New Year's Resolutions 2016!


Every year I enjoy posting my New Year's Resolutions, and let me just say that I've learned from them.  In the beginning, I would post a list of all my goals--some easier to reach than others.  Now, five years later, my list has shrunk--most likely because I've realized that if I make too many goals, I set myself up for failure.  I've also learned that being a perfectionist comes with a price--a price to my health...

(Courtesy of

So, this year, I'm going to change things up.  I'm going to write about some of the insights I've learned in 2015, which I plan to use in 2016.  They're not necessarily goals, but some new doctrines that I plan to live by...

1.  Life is unbalanced and that's okay.
For the last seven years (since I've had Lewie), I've always felt that my life should be balanced.  I somehow needed to work out a plan where I divided my time in a day, week, or month to have time for Lewie, time for my husband, time for the house, time for exercise, time for cooking, time for working, and time for me.  We're always taught to strive for "balance," especially if we're working mothers.  Yes, the word "balance" even sounds noble---delivering thoughts of harmony, peace, and tranquility. 

Thankfully, I read a book (Find Your Strongest Life by Marcus Buckingham) that finally overturned this ideal I had been striving for (and failing at) for way too long.  Not only does he state that finding "balance" in our everyday lives is a myth but that it's clearly unhealthy--setting us up for a standard that's impossible to reach.  Every day brings new adventures, and these new adventures require us to shift to whatever may be important at that time.  Isn't this true?  I can happily neglect my house for ten days, and then ooops, a dinner party, and I need to go into cleaning overdrive.  This week, my husband and I are not connecting.  Okay, time to plan a date and some "couple time."  Tomorrow, Little Lewie, has a project due for school.  Now it's time to work on the project and maybe plan a drive to the nearest ice-cream shop for a reward...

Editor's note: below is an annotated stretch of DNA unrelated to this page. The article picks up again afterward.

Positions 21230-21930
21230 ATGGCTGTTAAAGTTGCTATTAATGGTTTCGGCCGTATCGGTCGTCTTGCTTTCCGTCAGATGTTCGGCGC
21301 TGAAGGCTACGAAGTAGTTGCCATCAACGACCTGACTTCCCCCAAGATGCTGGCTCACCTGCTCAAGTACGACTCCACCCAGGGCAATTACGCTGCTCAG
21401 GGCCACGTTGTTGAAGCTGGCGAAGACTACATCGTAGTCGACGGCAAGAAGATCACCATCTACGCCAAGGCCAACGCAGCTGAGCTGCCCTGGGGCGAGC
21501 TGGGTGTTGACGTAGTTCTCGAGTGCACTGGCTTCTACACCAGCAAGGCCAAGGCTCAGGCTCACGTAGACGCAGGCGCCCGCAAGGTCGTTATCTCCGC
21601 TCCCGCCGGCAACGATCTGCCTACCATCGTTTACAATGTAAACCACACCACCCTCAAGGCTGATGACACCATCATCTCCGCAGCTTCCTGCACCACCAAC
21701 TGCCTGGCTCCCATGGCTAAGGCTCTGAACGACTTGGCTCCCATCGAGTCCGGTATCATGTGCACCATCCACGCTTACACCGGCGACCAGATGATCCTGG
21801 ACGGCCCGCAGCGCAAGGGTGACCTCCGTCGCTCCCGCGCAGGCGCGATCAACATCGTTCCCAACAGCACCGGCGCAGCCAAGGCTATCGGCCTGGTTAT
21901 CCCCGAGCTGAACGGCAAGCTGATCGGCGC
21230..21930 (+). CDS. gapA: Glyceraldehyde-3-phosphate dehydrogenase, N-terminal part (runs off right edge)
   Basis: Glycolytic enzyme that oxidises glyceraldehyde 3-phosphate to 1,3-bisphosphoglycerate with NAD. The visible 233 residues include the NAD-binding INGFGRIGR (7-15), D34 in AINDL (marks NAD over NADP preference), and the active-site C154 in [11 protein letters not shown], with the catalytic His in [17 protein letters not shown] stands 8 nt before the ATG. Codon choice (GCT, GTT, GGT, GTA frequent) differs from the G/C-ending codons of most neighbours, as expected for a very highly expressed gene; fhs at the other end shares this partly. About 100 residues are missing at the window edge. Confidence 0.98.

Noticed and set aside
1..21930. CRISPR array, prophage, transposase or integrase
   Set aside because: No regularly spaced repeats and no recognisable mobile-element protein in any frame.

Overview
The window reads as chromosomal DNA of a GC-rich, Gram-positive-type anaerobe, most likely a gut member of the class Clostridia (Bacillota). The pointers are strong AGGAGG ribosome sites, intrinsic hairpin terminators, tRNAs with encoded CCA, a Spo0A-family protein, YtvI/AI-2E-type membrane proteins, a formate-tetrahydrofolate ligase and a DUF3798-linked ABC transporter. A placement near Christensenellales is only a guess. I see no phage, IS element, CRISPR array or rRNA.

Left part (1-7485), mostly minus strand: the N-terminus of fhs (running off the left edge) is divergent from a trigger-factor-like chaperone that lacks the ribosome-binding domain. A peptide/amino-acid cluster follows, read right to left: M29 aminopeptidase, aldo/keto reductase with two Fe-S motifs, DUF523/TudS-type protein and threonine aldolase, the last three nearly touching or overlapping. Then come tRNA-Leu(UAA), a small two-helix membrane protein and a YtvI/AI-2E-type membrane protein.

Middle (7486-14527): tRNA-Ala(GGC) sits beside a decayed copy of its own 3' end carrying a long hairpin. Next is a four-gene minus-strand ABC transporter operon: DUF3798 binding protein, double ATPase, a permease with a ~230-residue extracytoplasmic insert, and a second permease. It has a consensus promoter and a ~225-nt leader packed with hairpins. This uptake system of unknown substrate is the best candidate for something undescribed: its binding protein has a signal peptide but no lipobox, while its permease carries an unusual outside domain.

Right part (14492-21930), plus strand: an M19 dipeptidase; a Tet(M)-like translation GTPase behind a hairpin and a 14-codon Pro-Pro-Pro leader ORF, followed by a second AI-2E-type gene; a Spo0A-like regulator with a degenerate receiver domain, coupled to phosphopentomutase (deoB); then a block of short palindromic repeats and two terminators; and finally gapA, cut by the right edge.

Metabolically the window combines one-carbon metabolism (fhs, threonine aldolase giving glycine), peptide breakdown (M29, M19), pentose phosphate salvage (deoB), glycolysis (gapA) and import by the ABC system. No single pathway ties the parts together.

Yes, I'd love to believe the notion that if I spend seven hours at work, I can spend seven hours with my son, and then another seven hours with my husband, and then...Oh wait...that doesn't leave any time for sleep!  Balance is a myth.  Instead, my goal is to go where the flow takes me.  Planning for the unplanned is an uphill battle I'm never going to win.

2.  Happiness is a state of mind. 
I listened to Follow Your Joy by Robert Holden and learned something that I always knew to be true--happiness is not somewhere externally waiting to be found.  Happiness comes from the inside, and it starts as soon as we let it.  For the past few years, I have a routine of starting my day wondering if it will be "happy" or not; then I wait for something monumental to say, "Yes, today is great.  I'm happy."  Holden says that circumstance only factors into happiness by 10%.  If we wait for something great to happen, then we're missing out on our joy that comes from within right now. 

Many of us also think happiness is not something that happens now but in the future.  For example, "I'll be happy as soon as I pay off my mortgage," or "as soon as I find a new job."  So we wait weeks, months, or even years before we say that we have the "right ingredients" for happiness, and then, what do we do?  We create a new goal.  "I'll be happy when I retire." 

This year, I'm starting out every day happy.  I'm going to keep a gratitude list close to my bed and remind myself that life is to be enjoyed now--even with the everyday mundane tasks of taking a shower, making breakfast, driving to work...  If I wait for something monumental to happen, then I'm giving up my power to find joy.  I'm taking that power back.

3.  Life is to be enjoyed now.
I'm very future oriented.  I like to daydream, but sometimes my daydreams about the future (and my worry about the future) keep me from enjoying the present moment.  Finances and saving are important, but if there is an opportunity to go on a trip (aka we're all in good health, and we can get the time off from work), then why wait until there is a "better time."  All too often, there isn't a "better time."  The best time is now!

4.  Peace is better than perfection.
I'm a workaholic.  I find myself wanting to be the "best" at everything--mothering, work, being a wife, being a friend.  This perfection turns to guilt and frustration when I can't reach my impossible standards, and then stress rears its ugly head.  This Christmas I broke out in hives, and I've been battling them for the past week.  I still can't seem to find a known "allergen," but I do know stress produces histamine (which causes one to itch), and I wouldn't be surprised if that was one of the main culprits.  The one thing these hives have taught me is that I choose health and wellbeing over stress, and so I choose health and wellbeing over perfection.  Perfectionism doesn't serve anyone well.  I need to let go and find my joy.

I hope everyone has a happy and healthy New Year!  What are your resolutions or new doctrines?


  1. Happy New Year, my friend! This was a great post! I don't make resolutions, but I am going to try to achieve balance in all aspects of my life this year. It's something I always struggle with!

  2. I think many mothers struggle with balance. I hope you have a great year!


I love to read your comments. Please feel free to share.